My little granddaughter Everly Rose is mesmerized by her “owies”. Every bruise, scrape, or even the tiniest scratch inflicted while playing with her kitten, Homie, requires a healing kiss and an equally healing Band-Aid, which can then be proudly pointed out to every stranger we pass on the street. One morning, after I’d had a hard fall while out with my walking group, she carefully examined the dark scab and asked me, very seriously, “Did you cry?” I told her that I’d thought about crying at the time, but then I patted myself all over, realized I wasn’t badly hurt, and so I decided not to cry.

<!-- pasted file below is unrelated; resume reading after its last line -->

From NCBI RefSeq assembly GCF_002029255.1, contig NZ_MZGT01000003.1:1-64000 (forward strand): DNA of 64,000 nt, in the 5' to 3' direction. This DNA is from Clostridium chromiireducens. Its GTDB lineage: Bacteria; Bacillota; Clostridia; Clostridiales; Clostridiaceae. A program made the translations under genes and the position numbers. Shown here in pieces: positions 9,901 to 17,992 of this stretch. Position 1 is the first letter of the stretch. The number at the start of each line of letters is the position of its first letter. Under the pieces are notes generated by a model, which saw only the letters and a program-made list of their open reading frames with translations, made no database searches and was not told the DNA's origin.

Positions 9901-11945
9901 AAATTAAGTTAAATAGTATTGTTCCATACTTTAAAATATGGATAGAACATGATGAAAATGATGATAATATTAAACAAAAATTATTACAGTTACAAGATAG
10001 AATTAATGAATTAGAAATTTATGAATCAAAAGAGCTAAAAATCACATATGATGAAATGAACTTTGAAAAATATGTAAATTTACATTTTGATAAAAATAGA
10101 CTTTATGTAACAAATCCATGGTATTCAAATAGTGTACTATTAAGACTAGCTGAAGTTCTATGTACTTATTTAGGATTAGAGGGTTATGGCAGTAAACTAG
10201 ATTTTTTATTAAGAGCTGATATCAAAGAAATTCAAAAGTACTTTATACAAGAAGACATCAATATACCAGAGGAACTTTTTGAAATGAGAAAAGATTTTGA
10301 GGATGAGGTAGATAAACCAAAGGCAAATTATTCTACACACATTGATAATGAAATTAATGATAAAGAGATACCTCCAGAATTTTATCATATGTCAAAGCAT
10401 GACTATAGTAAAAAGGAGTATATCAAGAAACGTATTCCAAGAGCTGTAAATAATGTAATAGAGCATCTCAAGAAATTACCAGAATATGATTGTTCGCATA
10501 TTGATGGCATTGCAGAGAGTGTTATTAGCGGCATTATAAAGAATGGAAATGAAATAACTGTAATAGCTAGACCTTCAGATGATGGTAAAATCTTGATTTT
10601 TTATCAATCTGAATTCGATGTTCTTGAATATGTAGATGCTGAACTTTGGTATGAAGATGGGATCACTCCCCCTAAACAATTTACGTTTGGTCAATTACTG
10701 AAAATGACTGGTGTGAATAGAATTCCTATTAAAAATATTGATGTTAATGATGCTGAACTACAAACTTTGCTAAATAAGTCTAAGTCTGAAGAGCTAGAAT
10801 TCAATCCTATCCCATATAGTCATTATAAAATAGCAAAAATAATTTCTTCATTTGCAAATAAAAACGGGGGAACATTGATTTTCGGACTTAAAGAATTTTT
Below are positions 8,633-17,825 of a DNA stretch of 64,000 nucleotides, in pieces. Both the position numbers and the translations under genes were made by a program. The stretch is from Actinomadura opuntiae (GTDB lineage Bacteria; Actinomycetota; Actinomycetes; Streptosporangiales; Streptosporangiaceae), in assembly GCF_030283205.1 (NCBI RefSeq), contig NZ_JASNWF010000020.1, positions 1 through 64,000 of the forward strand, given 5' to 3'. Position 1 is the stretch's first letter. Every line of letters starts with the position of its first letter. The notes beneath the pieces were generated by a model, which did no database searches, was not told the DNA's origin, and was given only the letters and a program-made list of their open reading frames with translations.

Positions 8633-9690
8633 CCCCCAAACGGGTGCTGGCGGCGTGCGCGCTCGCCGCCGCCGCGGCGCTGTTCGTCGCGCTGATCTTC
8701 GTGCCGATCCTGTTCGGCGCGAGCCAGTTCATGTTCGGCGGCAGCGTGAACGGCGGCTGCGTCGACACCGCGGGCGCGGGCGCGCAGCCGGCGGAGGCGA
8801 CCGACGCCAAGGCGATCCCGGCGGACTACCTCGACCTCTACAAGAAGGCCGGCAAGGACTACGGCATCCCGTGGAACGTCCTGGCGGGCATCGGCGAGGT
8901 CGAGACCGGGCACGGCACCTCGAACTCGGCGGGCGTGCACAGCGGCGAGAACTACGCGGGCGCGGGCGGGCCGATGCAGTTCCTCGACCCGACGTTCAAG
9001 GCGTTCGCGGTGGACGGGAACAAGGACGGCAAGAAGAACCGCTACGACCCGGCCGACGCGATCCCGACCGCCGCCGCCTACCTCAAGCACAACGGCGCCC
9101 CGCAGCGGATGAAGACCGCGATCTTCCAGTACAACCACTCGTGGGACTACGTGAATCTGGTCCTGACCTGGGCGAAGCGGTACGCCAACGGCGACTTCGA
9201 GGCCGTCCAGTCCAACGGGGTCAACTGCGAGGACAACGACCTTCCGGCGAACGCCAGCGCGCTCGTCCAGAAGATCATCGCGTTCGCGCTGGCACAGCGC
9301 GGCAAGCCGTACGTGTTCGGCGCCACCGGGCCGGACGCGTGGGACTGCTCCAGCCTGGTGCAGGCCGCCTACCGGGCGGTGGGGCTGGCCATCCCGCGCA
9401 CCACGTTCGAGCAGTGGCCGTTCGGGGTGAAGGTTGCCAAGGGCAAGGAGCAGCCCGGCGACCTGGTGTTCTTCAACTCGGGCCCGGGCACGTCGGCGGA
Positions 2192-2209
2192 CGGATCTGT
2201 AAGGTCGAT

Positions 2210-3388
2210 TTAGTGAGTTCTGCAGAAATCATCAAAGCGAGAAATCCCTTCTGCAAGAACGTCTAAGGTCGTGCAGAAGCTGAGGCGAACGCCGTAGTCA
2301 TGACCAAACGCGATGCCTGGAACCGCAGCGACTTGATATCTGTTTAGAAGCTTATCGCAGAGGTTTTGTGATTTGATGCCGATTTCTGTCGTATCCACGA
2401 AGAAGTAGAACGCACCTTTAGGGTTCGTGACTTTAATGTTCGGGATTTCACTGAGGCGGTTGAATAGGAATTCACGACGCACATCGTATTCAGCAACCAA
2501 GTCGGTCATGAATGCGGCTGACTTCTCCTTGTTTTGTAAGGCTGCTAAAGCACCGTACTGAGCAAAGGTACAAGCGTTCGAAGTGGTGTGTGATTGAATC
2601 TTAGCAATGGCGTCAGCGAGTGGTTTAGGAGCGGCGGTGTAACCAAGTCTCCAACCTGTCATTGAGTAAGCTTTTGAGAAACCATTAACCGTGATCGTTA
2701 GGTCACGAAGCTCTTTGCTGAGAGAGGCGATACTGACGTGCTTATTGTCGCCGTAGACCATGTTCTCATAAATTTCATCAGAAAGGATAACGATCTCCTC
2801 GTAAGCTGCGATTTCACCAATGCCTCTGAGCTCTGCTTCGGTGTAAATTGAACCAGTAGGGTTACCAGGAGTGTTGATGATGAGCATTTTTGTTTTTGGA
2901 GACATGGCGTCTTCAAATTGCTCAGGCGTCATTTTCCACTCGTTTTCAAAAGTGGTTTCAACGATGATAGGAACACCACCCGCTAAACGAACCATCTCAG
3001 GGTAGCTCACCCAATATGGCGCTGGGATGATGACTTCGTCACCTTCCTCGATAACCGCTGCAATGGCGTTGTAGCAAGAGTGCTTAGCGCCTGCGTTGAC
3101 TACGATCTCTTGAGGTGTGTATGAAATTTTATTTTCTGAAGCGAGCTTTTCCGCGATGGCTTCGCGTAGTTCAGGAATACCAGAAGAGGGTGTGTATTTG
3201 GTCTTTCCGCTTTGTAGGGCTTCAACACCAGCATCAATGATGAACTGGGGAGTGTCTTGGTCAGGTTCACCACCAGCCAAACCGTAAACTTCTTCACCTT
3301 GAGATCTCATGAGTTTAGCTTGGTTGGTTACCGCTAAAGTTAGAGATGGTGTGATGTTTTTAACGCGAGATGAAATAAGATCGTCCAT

She thought about this explanation for a long while, as if it had never occurred to her that not crying was even an option. Is that because Rosie is a little girl – and not a boy? A Swedish study helps to answer that question.(1) . Continue reading ““Brave men” and “emotional women”: gender bias and pain”